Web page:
EDMONTON -- Some new inflatable residents have taken roost just east of downtown Edmonton as part of an annual festival.

Three giant chickadees are perched on the roof of the CO*LAB art building, the home of the Quarters Art Society.

The birds are currently watching over the Boyle Street neighbourhood and drawing attention from Edmontonians.

“They’re fun, they’re cute, they make you smile and want to laugh,” said one Edmontonian. “We all need that right now.

The art instillation is the main attraction in a toned down version of the GLOW Festival.

Giant chickadees

In past years, artists, community groups and the art society spend the weeks leading up to the spring equinox building lanterns for a parade.

“This year, because of the pandemic we couldn’t do the parade or the workshop,” said Lorin Klask, the artistic director with the Quarters Art Society. “We were invited by the city… commissioned to do a series of chickadees.”

The chickadees are meant to represent the start of the spring season in place of the lanterns. The birds were chosen, in part, because they stay in Edmonton all year long, even through the winter.

“A lot of my friends had their bird feeders out and it was the entertainment through this really long, dark winter,” said Klask.

“This was the perfect way for us to bring some sort of whimsy and light and reflection that’s accessible to everybody. It’s not conceptual art in any way, it’s something we can see and interact with regardless of background.”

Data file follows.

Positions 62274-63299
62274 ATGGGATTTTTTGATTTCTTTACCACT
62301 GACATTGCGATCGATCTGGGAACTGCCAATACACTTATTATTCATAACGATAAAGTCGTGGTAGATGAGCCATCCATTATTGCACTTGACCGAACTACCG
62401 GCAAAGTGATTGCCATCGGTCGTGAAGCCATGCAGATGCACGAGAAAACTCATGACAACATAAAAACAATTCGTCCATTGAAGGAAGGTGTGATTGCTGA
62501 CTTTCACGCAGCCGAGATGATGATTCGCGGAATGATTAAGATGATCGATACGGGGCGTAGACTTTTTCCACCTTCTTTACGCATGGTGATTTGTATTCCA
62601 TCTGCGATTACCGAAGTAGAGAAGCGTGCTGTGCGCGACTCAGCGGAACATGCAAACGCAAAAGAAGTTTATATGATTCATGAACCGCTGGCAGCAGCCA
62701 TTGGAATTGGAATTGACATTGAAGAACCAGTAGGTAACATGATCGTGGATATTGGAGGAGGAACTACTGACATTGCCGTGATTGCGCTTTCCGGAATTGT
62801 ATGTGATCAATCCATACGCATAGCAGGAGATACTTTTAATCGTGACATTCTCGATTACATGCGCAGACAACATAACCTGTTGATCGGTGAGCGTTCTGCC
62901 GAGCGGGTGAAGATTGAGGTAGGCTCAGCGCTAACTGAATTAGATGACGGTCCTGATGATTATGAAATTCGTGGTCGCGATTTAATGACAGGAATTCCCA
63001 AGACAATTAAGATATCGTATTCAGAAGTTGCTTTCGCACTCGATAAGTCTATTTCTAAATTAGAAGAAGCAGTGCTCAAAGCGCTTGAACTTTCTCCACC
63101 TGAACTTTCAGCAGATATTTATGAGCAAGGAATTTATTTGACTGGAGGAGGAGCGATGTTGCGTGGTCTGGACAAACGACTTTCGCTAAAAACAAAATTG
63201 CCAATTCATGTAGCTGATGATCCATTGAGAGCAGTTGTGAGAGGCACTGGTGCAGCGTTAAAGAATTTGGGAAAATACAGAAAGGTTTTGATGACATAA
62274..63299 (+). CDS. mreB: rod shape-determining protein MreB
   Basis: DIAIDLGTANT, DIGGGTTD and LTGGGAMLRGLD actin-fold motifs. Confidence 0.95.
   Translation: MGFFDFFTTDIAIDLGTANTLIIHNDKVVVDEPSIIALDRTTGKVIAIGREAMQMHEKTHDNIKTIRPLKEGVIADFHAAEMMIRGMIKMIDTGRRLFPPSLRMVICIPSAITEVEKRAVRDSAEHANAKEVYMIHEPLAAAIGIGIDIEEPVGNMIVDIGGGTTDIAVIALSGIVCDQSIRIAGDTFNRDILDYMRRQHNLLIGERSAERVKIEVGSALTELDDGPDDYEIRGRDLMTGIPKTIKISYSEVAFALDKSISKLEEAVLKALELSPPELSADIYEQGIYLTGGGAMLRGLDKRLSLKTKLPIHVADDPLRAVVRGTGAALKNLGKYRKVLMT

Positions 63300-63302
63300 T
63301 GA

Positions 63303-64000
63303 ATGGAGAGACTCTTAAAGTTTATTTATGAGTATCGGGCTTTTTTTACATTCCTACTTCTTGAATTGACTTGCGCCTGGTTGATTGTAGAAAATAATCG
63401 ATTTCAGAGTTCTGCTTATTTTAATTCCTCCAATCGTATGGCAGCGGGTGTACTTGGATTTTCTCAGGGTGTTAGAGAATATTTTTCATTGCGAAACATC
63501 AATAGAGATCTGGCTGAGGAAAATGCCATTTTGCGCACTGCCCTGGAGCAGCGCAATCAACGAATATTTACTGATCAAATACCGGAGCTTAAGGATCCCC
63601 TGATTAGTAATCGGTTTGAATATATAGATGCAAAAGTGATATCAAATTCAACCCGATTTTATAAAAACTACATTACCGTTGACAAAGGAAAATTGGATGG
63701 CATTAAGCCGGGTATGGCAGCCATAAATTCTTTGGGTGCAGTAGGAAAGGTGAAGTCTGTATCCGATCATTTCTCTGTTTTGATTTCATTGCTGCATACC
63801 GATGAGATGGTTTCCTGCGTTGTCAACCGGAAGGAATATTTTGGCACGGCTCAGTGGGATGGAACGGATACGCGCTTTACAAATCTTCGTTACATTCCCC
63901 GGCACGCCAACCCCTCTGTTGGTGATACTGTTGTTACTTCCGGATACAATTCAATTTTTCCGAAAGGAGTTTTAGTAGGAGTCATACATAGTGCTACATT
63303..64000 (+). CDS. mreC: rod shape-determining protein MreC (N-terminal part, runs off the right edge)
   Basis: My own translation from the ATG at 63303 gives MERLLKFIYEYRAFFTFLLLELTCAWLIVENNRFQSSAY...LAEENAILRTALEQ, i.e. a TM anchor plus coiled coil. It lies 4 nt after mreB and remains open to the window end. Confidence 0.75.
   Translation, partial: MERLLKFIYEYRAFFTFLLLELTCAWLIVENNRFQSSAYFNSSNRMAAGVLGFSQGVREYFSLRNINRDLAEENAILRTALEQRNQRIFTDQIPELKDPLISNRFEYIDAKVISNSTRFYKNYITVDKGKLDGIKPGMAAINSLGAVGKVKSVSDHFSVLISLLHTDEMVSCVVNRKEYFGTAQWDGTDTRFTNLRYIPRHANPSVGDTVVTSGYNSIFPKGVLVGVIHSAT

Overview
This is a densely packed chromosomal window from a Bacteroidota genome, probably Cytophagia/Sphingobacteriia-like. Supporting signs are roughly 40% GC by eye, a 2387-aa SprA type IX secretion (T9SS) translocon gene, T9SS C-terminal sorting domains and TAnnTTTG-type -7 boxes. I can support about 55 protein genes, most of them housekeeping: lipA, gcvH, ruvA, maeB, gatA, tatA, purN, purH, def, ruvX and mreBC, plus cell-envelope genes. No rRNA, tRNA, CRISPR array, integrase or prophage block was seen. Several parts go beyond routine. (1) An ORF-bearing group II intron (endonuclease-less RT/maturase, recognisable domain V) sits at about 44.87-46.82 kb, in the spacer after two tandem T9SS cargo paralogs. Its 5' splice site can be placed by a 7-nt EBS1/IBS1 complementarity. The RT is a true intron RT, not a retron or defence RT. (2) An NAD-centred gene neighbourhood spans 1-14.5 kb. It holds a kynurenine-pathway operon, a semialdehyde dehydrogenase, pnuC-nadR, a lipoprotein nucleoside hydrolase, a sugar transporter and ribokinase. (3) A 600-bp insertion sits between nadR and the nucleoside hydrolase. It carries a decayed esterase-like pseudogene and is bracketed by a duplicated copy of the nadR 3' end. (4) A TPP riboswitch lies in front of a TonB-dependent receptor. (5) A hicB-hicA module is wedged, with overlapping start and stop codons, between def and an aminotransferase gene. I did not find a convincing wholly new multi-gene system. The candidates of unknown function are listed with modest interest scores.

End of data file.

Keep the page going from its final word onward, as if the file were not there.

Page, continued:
Inflatable chickadees

The birds are also part of the Downtown Spark project, hosted by the city, which aims to get more people into the downtown core safely.

“The lack of normal, bustling business on the sidewalks… the place felt vacant and it was a scary feeling,” Ward 6 councillor Scott McKeen.

The birds are around 15 feet by 7 feet in size and fill the space nicely according to McKeen.

“We want Edmontonians to come downtown, pandemic isn’t over, wear a mask, socially distance, but get out of your house,” said McKeen. “Come downtown, see some of this art.”

The message resonated with Edmontonians who have started coming out to see the displays.

“It's nice to come out and see things and have things to do, especially during COVID times when a lot of us just sit at home and do nothing,” said another Edmontonian admiring the birds.

The cost of the birds, along with the inflatable humans around the city, is covered by a federal grant.

The new inflatable residents of downtown will be up for some time, with the Downtown Spark project set to end on April 12.

There are more instillations to coma as part of the project, according to Klask.

With files from CTV News Edmonton's Touria Izri.